After their seemingly selfless act at the end of The Hunger Games, an act that made them victors, Katniss Everdeen (Jennifer Lawrence) and Peeta Mellark (Jush Hutcherson) find the eye of the Capitol upon them. Their act of love has sparked a fuse in the Districts of Panem, a spark that sees Katniss and Peeta thrown back into the spotlight, and back into the Games.
Based on Suzanne Collins’ beloved series of books, The Hunger Games: Catching Fire combines a love story with one of lies, camaraderie and sacrifice. Jennifer Lawrence is luminous as Katniss Everdeen, and her newfound terror at the world that she lives in is evident in everything that she does. Lawrence is graceful, fierce but fearful, a winning combination, and she provides the emotional heart of the film as she fights for what is right, and everything she holds dear.
Josh Hutcherson has less to do, but he provides conflict for Katniss, and something for her to fight for in the Capitol. Liam Hemsworth does similar, but is the person that Katniss fights for back home. Jena Malone turns up as an angry but powerful young woman; it is great to see her back on screen and playing a role fit for an adult. Phillip Seymour Hoffman is an imposing presence as new Games Maker Plutarch, Donald Sutherland reprises his creepy and looming role as President Snow and Elizabeth Banks is both loving and a little silly, bringing new depth to the once-superficial Effie.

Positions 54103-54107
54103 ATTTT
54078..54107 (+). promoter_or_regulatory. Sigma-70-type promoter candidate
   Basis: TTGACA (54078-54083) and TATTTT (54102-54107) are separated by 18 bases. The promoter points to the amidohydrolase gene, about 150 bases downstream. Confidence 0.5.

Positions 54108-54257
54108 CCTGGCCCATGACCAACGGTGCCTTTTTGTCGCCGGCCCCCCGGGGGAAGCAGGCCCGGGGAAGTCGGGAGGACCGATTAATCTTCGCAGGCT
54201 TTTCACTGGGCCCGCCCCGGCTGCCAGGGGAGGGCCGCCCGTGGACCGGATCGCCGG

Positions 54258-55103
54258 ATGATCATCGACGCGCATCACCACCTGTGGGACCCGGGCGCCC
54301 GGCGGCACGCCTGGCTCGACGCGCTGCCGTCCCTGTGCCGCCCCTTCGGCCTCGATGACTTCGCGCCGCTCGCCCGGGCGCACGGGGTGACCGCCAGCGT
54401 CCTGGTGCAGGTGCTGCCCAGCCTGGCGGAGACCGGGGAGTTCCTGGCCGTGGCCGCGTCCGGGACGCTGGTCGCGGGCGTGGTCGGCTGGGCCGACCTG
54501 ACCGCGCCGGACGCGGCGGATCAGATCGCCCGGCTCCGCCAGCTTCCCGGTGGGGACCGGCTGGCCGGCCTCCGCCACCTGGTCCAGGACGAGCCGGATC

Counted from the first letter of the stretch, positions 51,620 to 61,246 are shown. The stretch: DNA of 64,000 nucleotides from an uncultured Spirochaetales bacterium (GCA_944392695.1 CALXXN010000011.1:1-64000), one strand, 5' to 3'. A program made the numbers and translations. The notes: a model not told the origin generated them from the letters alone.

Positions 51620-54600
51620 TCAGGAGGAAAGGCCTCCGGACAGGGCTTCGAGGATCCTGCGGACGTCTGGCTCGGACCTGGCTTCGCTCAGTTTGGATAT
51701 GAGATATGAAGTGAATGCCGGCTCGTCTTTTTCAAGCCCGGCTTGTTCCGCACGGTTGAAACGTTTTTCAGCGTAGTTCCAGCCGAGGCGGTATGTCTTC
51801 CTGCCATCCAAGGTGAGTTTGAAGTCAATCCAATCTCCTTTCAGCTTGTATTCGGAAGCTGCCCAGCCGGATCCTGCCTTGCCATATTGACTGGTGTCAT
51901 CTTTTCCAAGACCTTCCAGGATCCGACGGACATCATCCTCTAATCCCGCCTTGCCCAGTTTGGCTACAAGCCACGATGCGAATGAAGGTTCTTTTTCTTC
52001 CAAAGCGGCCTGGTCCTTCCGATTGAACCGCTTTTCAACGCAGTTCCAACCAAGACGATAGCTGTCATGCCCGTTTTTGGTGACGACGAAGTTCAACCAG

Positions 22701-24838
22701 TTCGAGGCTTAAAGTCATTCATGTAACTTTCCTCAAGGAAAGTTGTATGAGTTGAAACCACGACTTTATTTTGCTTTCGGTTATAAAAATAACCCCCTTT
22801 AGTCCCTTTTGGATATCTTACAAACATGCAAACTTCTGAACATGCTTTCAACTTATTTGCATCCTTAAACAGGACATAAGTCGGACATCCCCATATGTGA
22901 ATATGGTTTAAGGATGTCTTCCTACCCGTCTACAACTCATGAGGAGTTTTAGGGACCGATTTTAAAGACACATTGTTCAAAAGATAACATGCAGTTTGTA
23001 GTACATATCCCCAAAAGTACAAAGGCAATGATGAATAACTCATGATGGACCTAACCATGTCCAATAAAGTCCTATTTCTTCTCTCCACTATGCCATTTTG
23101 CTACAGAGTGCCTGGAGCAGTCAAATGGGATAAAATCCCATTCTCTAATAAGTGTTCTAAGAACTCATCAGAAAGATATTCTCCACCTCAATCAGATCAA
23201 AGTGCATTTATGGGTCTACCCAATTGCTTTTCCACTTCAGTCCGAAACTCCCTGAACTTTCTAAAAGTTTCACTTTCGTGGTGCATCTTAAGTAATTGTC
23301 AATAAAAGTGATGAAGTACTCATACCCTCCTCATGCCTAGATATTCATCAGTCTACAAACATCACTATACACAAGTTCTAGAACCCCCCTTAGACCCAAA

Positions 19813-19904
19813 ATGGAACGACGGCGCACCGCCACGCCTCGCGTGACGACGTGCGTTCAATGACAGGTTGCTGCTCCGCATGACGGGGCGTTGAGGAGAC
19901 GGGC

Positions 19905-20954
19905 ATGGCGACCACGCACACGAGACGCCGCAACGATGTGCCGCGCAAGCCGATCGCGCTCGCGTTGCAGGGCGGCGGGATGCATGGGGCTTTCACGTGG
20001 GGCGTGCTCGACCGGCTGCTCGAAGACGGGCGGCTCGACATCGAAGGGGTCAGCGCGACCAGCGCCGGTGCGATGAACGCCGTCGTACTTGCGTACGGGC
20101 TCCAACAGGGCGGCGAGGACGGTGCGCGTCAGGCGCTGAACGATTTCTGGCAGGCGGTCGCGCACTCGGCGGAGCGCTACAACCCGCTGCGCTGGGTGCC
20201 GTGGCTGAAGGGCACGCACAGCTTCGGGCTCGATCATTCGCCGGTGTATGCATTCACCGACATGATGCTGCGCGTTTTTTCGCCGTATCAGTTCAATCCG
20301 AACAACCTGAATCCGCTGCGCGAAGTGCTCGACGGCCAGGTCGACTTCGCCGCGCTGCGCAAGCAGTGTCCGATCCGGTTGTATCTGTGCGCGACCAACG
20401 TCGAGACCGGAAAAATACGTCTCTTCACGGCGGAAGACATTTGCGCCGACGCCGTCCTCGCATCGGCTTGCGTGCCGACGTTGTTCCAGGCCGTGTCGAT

The story is one of rebellion and strength, one that is shown well in both the Victory Tour sequence and the Games themselves, and one that Lawrence embodies in her performance as Katniss. Although it is a full hour and a half before Katniss finds herself back in the arena, the film is filled with emotion and heart, as well as intimidation and fear; often in the simplest of gestures. That said, there are times when the film becomes a little too involved in setting up the story, that telling the tale almost falls to the wayside. At 146 minutes, this is not a brief film, but the story told is actually rather simple, this leaves the film feeling sluggish as we go through many of the same motions as we did in the first film.
Jo Willems’s cinematography underlines the contrast between rich and poor in the film; the Capitol sequences burst with colour, while those in Katniss’s home District, are washed out and grey, but no less beautiful. Director Francis Lawrence shows he has skill with both the emotional and action sequences, often marrying both together on screen, but with such a long running time, it is almost inevitable that the film drag its heels from time to time.
The Hunger Games: Catching Fire is a film that balances emotion and action, and Jennifer Lawrence is commanding and charming, often making up for the messy pacing and extended running time. Fans of the books will rejoice at this faithful adaptation, whereas casual viewers may find themselves checking their watches from time to time.